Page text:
- Mammals: 302; Plants: 18,250; Birds: 1,559; Reptiles: 374; Amphibians: 402; Freshwater fish: 706
- Threatened species: Mammals: 20; Plants: 375; Birds: 50; Reptiles: 12; Amphibians: 0; Freshwater fish: 0
Current environmental issues: Deforestation, habitat loss, soil erosion, desertification, water pollution, over-fishing, endangered species, oil and mining industries, the shrimp industry
International environmental agreements: parties to Antarctica-Environmental Protocol, Antarctic Treaty, Bio-diversity, Climate Change, Endangered Species, Hazardous Wastes, Nuclear Test Ban, Ozone Layer Protection, Ship Pollution, Tropical Timber 83 & 94, Wetlands, Whaling, and Climate Change-Kyoto Protocol
Making Calls to Ecuador
To call Ecuador from abroad you must dial the international access code (011 in the United States) followed by Ecuador’s country code (593), followed by the city code (listed below), and finally the number (seven digits for calls to Quito, Guayaquil, and cell phone numbers, and six digits for calls to the rest of Ecuador).*
The city/provincial codes for Ecuador are as follows:
- Pichincha (Quito) – 2
- Cotopaxi, Tungurahua, Pastaza, Chimborazo, Bolívar – 3
- Guayas (Guayaquil) – 4
- Galápagos, Los Ríos, Manabí – 5
- Carchi, Esmeraldas, Imbabura, Napo, Orellana, Sucumbíos – 6
- Azuay (Cuenca), Cañar, El Oro, Loja, Morona, Zamora – 7
- All cellulars – 9
*Please keep in mind that, as of October 1, 2003, all cities phone numbers begin with a 2 and all cellular phone numbers begin with a 9. Accordingly, if you encounter a phone number for a listing within cities, or for a cellular phone, that is only six-digits, please remember to add a 2 or a 9 at the beginning of the phone number as the case may be.
Making Calls in Ecuador
In major cities, local calls can be made from sporadically placed street phones, owned in large part by either Movistar or Porta. A few coin-operated phones may still be found, but most pay-phones now operate on debit cards that may be purchased from Movistar and Porta stores and booths scattered about the larger cities and in certain pharmacies and convenience stores. Remember that, when making calls within Ecuador from a pay phone, you must start by dialing 0, followed by the two-digit city code (listed above), before dialing the six- or seven-digit number.
It is also possible to make calls from tiendas (stores) that lend phones to the public; prices vary according to the owner’s mood. The cheapest calls, whether local, inter-provincial, or international, are made at the offices of Andinatel (phone company). Fax service is also available at Andinatel. Expect to stand in line to use either of these services.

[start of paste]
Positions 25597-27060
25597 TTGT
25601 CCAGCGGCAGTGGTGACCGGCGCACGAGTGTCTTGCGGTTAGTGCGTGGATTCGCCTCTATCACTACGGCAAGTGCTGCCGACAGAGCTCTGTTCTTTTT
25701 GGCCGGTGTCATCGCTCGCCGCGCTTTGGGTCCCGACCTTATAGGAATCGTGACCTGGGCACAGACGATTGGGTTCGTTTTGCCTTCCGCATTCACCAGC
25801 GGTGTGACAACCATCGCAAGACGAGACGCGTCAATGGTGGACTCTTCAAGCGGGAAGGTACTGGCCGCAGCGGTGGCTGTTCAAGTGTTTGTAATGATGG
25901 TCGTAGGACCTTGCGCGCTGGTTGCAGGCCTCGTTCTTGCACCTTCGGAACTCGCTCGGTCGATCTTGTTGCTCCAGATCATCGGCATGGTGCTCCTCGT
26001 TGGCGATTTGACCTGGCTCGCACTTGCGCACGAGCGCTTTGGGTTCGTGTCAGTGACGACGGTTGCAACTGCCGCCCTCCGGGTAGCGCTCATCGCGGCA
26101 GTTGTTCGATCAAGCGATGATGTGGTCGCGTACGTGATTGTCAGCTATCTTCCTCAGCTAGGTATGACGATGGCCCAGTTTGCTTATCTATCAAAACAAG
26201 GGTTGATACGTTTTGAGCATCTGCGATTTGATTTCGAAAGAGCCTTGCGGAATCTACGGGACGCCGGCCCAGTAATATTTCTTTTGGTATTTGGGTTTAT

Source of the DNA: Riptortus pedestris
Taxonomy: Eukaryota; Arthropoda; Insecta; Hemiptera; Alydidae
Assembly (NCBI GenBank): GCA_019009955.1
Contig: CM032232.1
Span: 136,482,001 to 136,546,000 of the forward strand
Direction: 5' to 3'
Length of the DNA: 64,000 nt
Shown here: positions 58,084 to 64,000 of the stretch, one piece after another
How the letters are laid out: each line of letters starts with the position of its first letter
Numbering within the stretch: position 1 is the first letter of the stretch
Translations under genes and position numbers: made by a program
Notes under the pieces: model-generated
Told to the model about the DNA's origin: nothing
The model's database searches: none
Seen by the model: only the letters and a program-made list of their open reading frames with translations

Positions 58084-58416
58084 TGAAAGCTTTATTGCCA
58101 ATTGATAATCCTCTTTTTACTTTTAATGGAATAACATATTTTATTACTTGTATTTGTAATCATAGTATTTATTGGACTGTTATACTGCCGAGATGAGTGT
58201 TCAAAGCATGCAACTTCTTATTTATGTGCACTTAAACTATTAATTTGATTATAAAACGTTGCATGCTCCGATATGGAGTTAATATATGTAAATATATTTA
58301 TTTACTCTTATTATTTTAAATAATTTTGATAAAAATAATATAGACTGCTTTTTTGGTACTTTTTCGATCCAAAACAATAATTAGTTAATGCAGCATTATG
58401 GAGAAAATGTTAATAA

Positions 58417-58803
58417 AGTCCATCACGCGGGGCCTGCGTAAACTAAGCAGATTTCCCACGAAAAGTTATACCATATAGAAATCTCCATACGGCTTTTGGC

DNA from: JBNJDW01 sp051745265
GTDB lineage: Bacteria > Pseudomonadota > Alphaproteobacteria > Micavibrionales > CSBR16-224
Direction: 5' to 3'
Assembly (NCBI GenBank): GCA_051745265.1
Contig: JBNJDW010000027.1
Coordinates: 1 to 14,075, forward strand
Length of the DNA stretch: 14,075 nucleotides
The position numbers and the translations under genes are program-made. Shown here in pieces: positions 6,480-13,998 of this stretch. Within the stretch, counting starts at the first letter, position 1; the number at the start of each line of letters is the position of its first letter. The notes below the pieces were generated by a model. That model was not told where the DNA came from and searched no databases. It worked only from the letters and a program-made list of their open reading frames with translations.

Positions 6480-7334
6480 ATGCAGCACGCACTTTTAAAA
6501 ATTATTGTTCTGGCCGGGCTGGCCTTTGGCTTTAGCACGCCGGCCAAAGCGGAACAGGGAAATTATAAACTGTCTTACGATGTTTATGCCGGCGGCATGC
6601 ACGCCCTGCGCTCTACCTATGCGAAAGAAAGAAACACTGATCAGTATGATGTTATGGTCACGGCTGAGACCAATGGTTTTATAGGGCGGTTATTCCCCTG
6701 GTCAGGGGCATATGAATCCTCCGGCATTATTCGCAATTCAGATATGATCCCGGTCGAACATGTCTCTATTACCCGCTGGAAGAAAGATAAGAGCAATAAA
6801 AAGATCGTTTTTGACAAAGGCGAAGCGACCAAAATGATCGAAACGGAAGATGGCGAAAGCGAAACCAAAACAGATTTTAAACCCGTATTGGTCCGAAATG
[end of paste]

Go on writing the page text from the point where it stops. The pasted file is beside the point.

Collect calls are possible to a limited number of countries. In the Andinatel offices, the call will be connected for you; from private phones you can connect with an international operator by first dialing 999, then the appropriate country code: Argentina (161) Brazil (177) Canada (175) Chile (179/166/168) France (180) Great Britain (178) Spain (176) Switzerland (160) USA (AT&T – 119, MCI – 170, Sprint – 171) and Venezuela (173). For more collect call country codes, look in the phone book or speak with an operator.
Web-based phones like Net-Phone and dialpad.com are revolutionizing international calls to the United States. Though calling is currently limited to the United States, it will soon expand to Europe and other parts of the world. Many of the Internet cafes (see the Email section below) in Quito support Net-Phone. The Internet cafes generally charge about 15 cents per minute, this can add up but it’s much cheaper than calling with a calling card or collect.
Internet cafes are becoming increasingly common throughout Ecuador, especially in Quito. Internet Cafes pepper the La Mariscal, Quito’s main tourist and commercial district.
Airmail services between Ecuador and the Americas/Europe are generally quick and efficient. Postcards and airmail letters to the US normally take between 7-10 days, and to Europe between 10 days and 2 weeks. When posting airmail mark each one with POR AVION, otherwise it may not arrive until well into the next century.
The postage on airmail letters (up to 20g) and postcards sent to destinations within Ecuador costs thirty-three cents while the postage on those sent anywhere else within the Americas and destinations worldwide is seventy cents and eighty-six cents, respectively. Letters, greeting cards etc. cannot be sealed with Scotch tape. Instead, you must use gum/glue, normally available in Correos (Post offices). Parcels can be sealed before being taken to the Correo, where the sender must complete a custom’s declaration listing contents and value. Parcel prices depend on weight and destination. Two services are available: 4-week delivery and a more expensive 2-week delivery.
Some embassies/consulates will hold mail for a specific period of time and even receive faxes on your behalf – before leaving home, you should check what services your embassy/consulate provides. Additionally, the South America Explorer’s Club and American Express offices will receive mail and faxes on your behalf if you are a member/client. Some travel agencies, Spanish schools, and hotels now also offer e-mail, mail, and fax services for their patrons.
Ecuador: When to go